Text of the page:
Future Proof by Douglas Kelaher
High Street Project
Future Proof is a waiting room or a room waiting for a future
that never happened. Kelaher has drawn on early sci-fi notions of
our time; like the utopian paradise conceived by Fritz Lang's in
his version of H.G. Well's Things To Come; and the sophisticated
white on white aesthetic of the space opera genre.
During fifties and sixties amidst the flourishing golden age of
sci-fi it would have been perfectly conceivable that at the turn
of the millennium people would be living in space, or maybe a moon-base,
at the very least we'd have a manned mission to Mars. The future
would be a clean, efficient place inhabited by cultured, elegant
people, probably dressed in togas, Future Proof is their
room. Kelaher's refined furniture now seem like anachronistic relics;
just as the futuristic visions of the past now seem ridiculously
implausible, indeed with the closing of Mir it seems humanities
dream of heavenly conquest is at an end.
The objects were all conceived with the High Street Project space
in mind. Viewers progress through the rooms in an almost cinematic
atmosphere thanks to the layouts continuity, their eyes led by a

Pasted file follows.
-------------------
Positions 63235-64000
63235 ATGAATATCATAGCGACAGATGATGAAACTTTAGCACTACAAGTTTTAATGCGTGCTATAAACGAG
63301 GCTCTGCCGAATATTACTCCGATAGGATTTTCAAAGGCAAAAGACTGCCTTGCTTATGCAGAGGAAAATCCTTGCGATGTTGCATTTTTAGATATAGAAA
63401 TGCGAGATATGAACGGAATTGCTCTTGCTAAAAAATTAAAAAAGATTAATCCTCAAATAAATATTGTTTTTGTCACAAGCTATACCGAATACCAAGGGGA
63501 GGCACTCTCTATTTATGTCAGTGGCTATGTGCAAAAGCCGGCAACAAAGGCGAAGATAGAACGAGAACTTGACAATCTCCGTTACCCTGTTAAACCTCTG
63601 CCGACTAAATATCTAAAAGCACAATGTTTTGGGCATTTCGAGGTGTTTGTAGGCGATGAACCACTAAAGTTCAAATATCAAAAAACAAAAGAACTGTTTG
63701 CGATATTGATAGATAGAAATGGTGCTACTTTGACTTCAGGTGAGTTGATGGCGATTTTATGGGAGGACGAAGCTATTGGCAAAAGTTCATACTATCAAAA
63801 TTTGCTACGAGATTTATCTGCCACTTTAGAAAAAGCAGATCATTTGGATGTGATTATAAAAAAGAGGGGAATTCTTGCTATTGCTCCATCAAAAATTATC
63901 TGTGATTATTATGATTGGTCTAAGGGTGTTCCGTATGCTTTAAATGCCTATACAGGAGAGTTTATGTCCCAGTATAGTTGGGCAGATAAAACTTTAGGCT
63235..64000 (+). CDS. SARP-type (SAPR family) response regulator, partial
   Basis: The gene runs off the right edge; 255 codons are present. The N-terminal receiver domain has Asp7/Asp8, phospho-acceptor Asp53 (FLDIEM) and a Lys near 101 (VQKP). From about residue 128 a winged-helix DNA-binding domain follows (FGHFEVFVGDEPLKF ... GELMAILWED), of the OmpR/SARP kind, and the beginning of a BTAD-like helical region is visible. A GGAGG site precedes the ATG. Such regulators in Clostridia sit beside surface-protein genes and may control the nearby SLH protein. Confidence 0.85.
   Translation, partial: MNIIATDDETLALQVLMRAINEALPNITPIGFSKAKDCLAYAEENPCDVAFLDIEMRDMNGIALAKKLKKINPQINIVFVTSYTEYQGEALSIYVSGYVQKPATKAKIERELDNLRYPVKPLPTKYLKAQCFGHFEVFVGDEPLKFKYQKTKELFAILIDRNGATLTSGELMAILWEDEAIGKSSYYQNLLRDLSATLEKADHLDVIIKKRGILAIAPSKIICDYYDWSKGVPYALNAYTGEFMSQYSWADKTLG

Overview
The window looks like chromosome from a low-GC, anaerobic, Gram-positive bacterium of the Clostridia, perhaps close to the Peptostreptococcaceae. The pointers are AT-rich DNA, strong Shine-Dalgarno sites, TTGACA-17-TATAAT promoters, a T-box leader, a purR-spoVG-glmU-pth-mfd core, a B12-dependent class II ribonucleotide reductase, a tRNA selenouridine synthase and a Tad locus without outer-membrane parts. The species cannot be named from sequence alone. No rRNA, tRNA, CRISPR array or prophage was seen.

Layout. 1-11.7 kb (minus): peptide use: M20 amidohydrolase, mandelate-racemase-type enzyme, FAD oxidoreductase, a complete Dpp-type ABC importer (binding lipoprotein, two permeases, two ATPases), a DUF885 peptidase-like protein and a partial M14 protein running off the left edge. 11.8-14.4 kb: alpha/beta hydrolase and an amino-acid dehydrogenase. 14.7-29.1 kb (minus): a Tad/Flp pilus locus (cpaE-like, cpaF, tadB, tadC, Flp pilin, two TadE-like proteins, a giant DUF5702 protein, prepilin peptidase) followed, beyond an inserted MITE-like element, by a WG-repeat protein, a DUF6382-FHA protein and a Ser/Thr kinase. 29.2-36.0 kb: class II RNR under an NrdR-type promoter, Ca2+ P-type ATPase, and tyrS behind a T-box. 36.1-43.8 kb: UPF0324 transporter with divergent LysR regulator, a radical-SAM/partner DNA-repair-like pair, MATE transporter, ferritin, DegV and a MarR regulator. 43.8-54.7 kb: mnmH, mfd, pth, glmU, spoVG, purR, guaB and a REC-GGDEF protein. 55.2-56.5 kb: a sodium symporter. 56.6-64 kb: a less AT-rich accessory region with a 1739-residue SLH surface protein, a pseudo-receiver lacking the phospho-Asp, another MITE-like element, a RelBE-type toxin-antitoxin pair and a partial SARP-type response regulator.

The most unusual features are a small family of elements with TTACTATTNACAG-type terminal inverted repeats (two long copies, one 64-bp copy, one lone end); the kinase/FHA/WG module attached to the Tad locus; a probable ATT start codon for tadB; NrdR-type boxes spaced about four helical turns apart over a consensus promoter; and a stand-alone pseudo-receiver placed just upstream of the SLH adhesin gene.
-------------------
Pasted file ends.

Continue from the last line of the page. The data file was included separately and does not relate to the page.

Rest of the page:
semi circular wall of polished white blocks, behind it waiting to
be discovered is a table emitting a strong white light beneath it.
This hints at a cross influence between Kelaher and ex-Dunedin sculptor
Emma Bugden. The second room contains three giant white kina on
a bed of white stones; they bubble away, their open tops covered
in pink foam. These are the alien eggs of the Lost in Space
era, when aliens were big blobs or laughable blue men in rubber
suits before H.R. Giger's Aliens permanently darkened our
naïve view of space. In many respects Kelaher's work is a reminder
of how far we have failed to progress on so many cultural and humanistic
levels when the past visions of our present future seemed so promising.